Aissato Baldé (18), an enthusiastic community volunteer has turn into a role model for her peers
Aissato Baldé is using her communication skills to pass on COVID-19 preventive measures and engage with her community in Tassilima.
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As the world is struggling to find effective ways to halt the spread of the COVID-19, young reporter Aissato Baldé is playing a significant role in her community in Tassilima to prevent the pandemic by sharing key information on COVID-19 prevention with her community.
There is a lot to say about Aissato, a young high school girl with round brown eyes, living in remote Tassilima. Despite having to walk every day - in both directions and under temperature rounding 40 degrees Celsius - the 12 km, which separates her community from the village of Gabu, where her school is located, Aissato still finds time to volunteer and learn new skills. Although, Aissato is only in eighth grade, she is already working towards realising her dream to become a medical doctor.
Aissato knows that achieving her dream will be very challenging in her rural Tassilima, where so many families live in poverty. In Aissato’s community, children often have to help their parents and work in the farm, forcing them to drop out of school. In Tassilima, being a girl is also not valued. Girls are often being told that all they need to learn is how to take care of their home and hoe perfectly. However, Aissato Balde, her eyes full of hope, is not worried about her future. She is determined to push through obstacles to achieve her dream. She has long understood the power of education.
“I am used to walk over 24 km every day to go to school. I know that my success depends on my education”, says 18-year-old Aissato Baldé, with a shy smile.
In 2018, Aissato actively participated in the Children’s Rights and Basic Journalism Techniques training, an intervention supported by UNICEF in the context of the Adolescents Girls Education Empowerment and Participation Project. At the training, Aissato had the opportunity to gain knowledge on human rights and develop great communication and animation skills.
“That is the only way for me to help my community”, Aissato Balde indicates.
Like Aissato, many other young girls were enrolled in the UNICEF-supported project. In addition, to learning new skills, the project also includes peacebuilding activities as well as sessions to foster leadership, civic engagement and volunteerism in the community. Hence, when COVID-19 hit her country, Aissato put her leadership skills to good use. She teamed up with her friends to implement a successful COVID-19 awareness raising campaign in her community. The girls gathered information on COVID-19 preventive measures and started a series of daily visits to their community to engage in conversation with community members and raise their awareness on the main preventive measures for COVID-19.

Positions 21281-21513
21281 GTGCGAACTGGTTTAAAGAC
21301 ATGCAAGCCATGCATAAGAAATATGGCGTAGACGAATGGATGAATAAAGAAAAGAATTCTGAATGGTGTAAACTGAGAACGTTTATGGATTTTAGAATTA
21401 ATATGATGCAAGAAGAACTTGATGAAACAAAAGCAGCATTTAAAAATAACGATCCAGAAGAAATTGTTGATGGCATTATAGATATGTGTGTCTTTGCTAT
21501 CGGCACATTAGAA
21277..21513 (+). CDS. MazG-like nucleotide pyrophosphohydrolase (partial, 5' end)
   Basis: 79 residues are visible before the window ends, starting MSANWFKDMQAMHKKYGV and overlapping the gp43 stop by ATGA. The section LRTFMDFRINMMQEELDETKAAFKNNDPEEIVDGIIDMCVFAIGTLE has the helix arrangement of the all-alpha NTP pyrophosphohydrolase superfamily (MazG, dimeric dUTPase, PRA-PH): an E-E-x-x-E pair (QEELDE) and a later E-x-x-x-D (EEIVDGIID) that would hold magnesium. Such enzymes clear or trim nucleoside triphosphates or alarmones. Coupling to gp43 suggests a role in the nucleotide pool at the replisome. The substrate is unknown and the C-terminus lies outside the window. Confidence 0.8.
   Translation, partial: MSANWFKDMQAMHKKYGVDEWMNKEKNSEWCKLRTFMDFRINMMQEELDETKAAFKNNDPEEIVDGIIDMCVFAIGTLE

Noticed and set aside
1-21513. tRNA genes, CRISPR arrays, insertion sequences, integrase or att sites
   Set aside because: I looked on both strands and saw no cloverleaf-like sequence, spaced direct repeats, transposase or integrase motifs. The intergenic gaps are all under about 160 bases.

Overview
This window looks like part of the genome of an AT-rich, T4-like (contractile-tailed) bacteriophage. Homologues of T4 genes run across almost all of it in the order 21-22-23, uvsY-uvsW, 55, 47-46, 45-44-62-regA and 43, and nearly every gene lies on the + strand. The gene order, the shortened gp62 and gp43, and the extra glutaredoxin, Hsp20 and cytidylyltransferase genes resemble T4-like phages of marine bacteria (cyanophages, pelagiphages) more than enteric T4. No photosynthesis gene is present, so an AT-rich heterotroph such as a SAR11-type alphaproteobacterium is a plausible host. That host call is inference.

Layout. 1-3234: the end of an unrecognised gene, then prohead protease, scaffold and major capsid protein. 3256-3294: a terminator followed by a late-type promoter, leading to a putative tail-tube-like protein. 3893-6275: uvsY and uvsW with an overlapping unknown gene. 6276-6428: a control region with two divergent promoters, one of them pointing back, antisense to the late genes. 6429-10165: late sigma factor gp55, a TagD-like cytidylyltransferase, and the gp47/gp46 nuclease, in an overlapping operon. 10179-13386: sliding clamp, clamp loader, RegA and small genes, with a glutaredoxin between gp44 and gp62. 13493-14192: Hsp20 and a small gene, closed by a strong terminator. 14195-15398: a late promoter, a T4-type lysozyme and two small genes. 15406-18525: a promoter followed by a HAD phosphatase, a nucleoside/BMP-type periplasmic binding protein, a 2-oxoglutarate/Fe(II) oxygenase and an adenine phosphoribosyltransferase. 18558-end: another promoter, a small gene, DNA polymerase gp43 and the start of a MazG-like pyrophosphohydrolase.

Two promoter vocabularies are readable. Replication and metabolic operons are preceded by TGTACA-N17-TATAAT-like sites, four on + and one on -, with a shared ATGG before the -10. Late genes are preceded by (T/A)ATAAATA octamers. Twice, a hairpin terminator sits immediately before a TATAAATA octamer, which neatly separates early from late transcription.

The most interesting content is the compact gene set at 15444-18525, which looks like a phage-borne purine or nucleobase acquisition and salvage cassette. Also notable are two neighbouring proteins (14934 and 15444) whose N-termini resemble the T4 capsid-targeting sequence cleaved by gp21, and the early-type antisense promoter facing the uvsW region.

The girls’ actions have been praised by community members and local authorities alike who were impressed by their capacity to implement such an ambitious plan without any support and assistance.
Aissato started participating in the peacebuilding activities when she was 15 years old. “Among the 40 teenagers who were part of the project at that time, Aissato proved to be the most dynamic and enthusiastic participant” says Vagner Cabo supervisor from the NGO National Action for Community Development (ANADEC), of Gabu Region. “She stood out for her engagement, active participation and collaboration with the community. So far, she has contributed to all the activities of the project and is considered a reference for her peers within her community”, he adds.
Aissato’s hard work and devotion to her community is being commended by many in Tassilima. “I am happy to collaborate with teenagers like Aissato, as they are the future of our community. We are aware that today they are just children, but tomorrow they will assume leadership roles”, notes Sadjo Djabula, Vice-Director of Tassilima basic school. “The sooner they learn what their rights are, what their duties are, the sooner they will be prepared to lead our community”, he indicates.
Candima Djalo, the village chief thinks that Aissato’s actions is helping to make the community a better one; a place where young girls like her can find a purpose to life. “This brings more confidence to the community’s elders who strongly believe their teenagers have started navigating adolescence with more maturity”, he mentions.
Both Cnadima Djalo and Sadjo Djabula recognize that in the past girls from their community used to become pregnant or get married at a very early age. But, nowadays, thanks to what they have been learning, through UNICEF projects, the community leaders have witnessed a considerable drop in the number of early pregnancies in their community. “This makes us happy, because now, young girls can pursue and conclude their studies”, Tassimila’s village chief says.
Since 2018, UNICEF has been implementing community-based peacebuilding activities. The Adolescent Girls’ Education, Empowerment and Participation Project is funded by UNICEF National Committee of France.